Cancer stem cell phenotypes in ER+ breast cancer models are promoted by PELP1/AIB1 complexes

Thu H. Truong, Hsiangyu Hu, Nuri A. Temiz, Kyla M. Hagen, Brian J. Girard, Nicholas J. Brady, Kathryn L. Schwertfeger, Carol A. Lange, Julie H. Ostrander

Research output: Contribution to journalArticlepeer-review

3 Scopus citations

Abstract

Proline, glutamic acid, leucine-rich protein 1 (PELP1) is overexpressed in approximately 80% of invasive breast tumors. PELP1 dynamically shuttles between the nucleus and cytoplasm, but is primarily nuclear in normal breast tissue. However, altered localization of PELP1 to the cytoplasm is an oncogenic event that promotes breast cancer initiation and progression. Herein, interacting partners unique to cytoplasmic PELP1 and the mechanisms by which these interactions promote oncogenic PELP1 signaling were sought. AIB1 (amplified in breast cancer 1; also known as SRC-3 or NCOA3) was identified as a novel binding partner of cytoplasmic PELP1 in both estrogen receptor-positive (ER+) and ER-negative cell lines. Cytoplasmic PELP1 expression elevated basal phosphorylation levels (i.e., activation) of AIB1 at Thr24, enhanced ALDH+ tumorsphere formation, and upregulated specific target genes independently of hormone stimulation. Direct manipulation of AIB1 levels using shRNA abrogated cytoplasmic PELP1-induced tumorsphere formation and downregulated cytoplasmic PELP1-specific target genes. SI-2, an AIB1 inhibitor, limited the PELP1/AIB1 interaction and decreased cytoplasmic PELP1-induced tumorsphere formation. Similar results were observed in a murine-derived MMTV-AIB1 tumor cell line. Furthermore, in vivo syngeneic tumor studies revealed that PELP1 knockdown resulted in increased survival of tumor-bearing mice as compared with mice injected with control cells. Implications: These data demonstrate that cytoplasmic PELP1/ AIB1-containing complexes function to promote advanced cancer phenotypes, including outgrowth of stem-like cells, associated with estrogen-independent breast cancer progression. Mol Cancer Res; 16(4); 707-19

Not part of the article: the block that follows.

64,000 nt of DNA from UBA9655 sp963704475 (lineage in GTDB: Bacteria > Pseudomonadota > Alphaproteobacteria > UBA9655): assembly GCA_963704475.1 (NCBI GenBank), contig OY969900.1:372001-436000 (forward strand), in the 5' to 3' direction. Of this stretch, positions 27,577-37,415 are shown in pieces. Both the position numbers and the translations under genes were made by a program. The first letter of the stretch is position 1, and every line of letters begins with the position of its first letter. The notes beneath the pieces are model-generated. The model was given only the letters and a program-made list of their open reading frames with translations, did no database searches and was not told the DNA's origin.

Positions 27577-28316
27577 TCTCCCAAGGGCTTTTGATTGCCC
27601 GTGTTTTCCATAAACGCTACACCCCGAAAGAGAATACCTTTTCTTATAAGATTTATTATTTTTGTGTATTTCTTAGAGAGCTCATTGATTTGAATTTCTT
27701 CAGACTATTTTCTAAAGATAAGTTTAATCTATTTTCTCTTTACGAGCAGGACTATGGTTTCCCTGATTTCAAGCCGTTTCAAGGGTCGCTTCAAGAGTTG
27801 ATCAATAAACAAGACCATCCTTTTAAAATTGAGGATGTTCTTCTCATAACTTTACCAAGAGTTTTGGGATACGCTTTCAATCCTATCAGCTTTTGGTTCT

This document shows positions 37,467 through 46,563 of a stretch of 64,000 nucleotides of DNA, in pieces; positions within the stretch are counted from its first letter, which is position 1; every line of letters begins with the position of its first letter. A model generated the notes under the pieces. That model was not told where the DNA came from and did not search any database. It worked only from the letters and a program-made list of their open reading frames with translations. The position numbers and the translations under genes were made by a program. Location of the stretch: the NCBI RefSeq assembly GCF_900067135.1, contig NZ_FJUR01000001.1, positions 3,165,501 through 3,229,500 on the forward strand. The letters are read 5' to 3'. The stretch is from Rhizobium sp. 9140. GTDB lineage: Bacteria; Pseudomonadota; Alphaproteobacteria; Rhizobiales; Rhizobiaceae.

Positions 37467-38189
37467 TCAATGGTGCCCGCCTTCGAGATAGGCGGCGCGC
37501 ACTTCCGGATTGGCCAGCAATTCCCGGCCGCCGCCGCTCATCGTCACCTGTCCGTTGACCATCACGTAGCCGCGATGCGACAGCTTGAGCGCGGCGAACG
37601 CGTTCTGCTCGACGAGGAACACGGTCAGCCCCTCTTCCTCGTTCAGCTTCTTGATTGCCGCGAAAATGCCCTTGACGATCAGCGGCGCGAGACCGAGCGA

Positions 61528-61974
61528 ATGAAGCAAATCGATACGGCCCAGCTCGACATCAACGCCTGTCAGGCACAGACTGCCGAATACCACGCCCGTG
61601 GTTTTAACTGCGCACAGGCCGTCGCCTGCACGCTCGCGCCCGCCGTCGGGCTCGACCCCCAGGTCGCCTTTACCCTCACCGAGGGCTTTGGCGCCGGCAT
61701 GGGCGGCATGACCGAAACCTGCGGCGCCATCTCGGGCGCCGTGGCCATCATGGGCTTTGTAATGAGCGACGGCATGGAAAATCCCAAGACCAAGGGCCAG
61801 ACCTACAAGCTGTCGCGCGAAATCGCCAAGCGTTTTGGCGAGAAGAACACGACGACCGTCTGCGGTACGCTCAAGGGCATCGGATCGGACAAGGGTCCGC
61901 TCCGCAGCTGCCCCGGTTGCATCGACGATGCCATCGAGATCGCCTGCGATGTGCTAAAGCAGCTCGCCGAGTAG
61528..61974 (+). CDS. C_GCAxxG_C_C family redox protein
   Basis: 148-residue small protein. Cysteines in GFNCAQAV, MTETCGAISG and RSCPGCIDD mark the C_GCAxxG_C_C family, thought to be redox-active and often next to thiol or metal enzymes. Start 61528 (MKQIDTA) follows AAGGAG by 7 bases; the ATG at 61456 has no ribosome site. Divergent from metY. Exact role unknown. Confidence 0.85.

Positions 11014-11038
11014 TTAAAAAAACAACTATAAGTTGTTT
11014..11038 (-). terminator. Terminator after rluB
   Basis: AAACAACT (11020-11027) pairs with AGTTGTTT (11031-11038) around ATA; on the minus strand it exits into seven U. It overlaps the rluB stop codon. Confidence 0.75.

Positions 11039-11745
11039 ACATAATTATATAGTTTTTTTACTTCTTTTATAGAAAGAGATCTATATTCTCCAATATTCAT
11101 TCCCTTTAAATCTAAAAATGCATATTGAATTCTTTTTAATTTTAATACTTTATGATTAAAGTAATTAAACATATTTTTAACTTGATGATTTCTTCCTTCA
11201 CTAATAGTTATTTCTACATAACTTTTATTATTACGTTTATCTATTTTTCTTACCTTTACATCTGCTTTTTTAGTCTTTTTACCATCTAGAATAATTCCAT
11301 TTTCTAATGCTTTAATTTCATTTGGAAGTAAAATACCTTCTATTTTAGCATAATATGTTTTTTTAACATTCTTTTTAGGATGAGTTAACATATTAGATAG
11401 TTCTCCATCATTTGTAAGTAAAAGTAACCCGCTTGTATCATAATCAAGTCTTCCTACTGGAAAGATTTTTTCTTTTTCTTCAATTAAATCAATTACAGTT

Original languageEnglish (US)
Pages (from-to)707-719
Number of pages13
JournalMolecular Cancer Research
Volume16
Issue number4
DOIs
StatePublished - Apr 1 2018

Bibliographical note

Funding Information:
This work was supported by the NIH grants R01 CA159712 (to C.A. Lange), K07 CA131501 (to J.H. Ostrander), F32 CA210340 (to T.H. Truong), and T32 HL007741 (to T.H. Truong), ACS Institutional Research Grant #124166-IRG-58-001-52-IRG5 (to J.H. Ostrander), Masonic Cancer Center, University of Minnesota, SP3 Award (to C.A. Lange, J.H. Ostrander, K.L. Schwertfeger), and the National Center for Advancing Translational Sciences of the National Institutes of Health Award UL1TR000114 (to J.H. Ostrander).

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